Competency – Has the person acquired the basic skills necessary to be a good leader?  Does he know how to equip others, mobilize for the tasks, and influence others without being the boss?  Does he have enough experience to be a mentor to others?  Is he moving towards a life of wisdom, the ability to put knowledge to work for the good of others and the community?


Capacity – Can the person work at the level at which I am working?  Does he have an aptitude for the job, and a giftedness for the ministry?  Is the person a doer as well as a knower?  Can he be a teacher/trainer/mentor to others who want to serve in the same area of responsibility?  Is the person still growing, and will the person continue to grow, or has he maxed out?


Chemistry – And most subjectively of all, do I click with this person?  Can we be friends who enjoy spending time together?  Can we hang out and enjoy each other’s company?  Do I like the person and does he like me?  I am going to be spending a lot of time with this person and I want it to be a joy, not a dread.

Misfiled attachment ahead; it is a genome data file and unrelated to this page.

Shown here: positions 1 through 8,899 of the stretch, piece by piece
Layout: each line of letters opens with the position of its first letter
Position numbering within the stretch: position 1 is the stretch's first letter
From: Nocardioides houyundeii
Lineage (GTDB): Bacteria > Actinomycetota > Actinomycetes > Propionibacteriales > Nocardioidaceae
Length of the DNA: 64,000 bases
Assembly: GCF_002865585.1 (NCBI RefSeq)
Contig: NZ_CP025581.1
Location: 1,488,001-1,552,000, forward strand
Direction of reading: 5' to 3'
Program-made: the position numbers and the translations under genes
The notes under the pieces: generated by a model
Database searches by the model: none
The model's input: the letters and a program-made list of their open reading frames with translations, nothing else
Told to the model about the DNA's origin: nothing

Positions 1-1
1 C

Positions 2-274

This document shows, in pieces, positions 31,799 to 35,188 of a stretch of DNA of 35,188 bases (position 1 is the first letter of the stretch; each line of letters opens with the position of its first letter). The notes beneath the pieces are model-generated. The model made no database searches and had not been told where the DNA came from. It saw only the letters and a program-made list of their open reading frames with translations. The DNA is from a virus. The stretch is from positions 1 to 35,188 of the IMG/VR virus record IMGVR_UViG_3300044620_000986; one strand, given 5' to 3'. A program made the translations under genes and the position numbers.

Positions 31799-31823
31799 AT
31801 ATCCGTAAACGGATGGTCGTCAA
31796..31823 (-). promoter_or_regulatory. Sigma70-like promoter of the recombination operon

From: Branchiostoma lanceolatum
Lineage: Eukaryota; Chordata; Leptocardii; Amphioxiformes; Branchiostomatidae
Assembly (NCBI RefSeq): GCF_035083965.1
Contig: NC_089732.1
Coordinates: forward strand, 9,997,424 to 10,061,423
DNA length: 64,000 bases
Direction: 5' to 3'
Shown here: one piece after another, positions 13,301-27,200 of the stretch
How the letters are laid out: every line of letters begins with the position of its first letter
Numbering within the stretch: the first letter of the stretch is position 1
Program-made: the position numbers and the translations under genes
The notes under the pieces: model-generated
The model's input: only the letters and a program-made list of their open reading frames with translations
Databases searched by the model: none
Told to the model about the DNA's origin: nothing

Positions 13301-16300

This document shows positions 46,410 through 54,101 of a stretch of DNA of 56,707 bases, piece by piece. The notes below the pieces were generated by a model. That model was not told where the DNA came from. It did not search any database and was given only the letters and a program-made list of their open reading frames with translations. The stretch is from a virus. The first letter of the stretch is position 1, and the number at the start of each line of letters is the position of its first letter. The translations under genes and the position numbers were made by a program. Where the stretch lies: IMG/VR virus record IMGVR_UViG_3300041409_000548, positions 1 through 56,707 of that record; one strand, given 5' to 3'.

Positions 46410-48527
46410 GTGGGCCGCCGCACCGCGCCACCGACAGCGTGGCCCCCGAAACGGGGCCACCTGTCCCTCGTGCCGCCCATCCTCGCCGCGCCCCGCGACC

I don’t take mentoring relationships lightly.  No leader should.  Who we invest in will determine our legacy.  Start early in developing your mentoring skills, including the choice of who you will mentor.  You will make mistakes, but good leaders learn more from mistakes than successes.  Great leaders don’t make the same mistake twice.  Good leaders equip and train many people.  Great leaders equip and train the right people.  You will not choose the right people to mentor if you don’t have a criterion that you have thought through carefully.  Who you choose to mentor will determine if you are simply a good leader, or really a great leader.




David Watson

Irving, Texas

9 Replies to “Leadership Essentials – Choosing Who to Mentor”

  1. Thanks David, great post.
    I have a lot of questions, as I am right in the midst of this right now, meeting with a bunch of different people and wondering how to move forward. Just to get an idea of the scope of what you do in your mentoring relationships:
    • How many people do you mentor at any one time?
    • Do you meet individually or in groups?
    • Do you have a “trial period” when you are “testing” someone to see if they have the qualities you mention?
    • What sort of relationship do you continue with people who don’t meet the criterion? (who perhaps still need pastoral care etc.)
    Jef Linscott

  2. Hi, Jef. Great questions.

    • How many people do you mentor at any one time? Time and capacity determine this. I can mentor between 5 and 10 at any given time. Others have more time or capacity and can do more.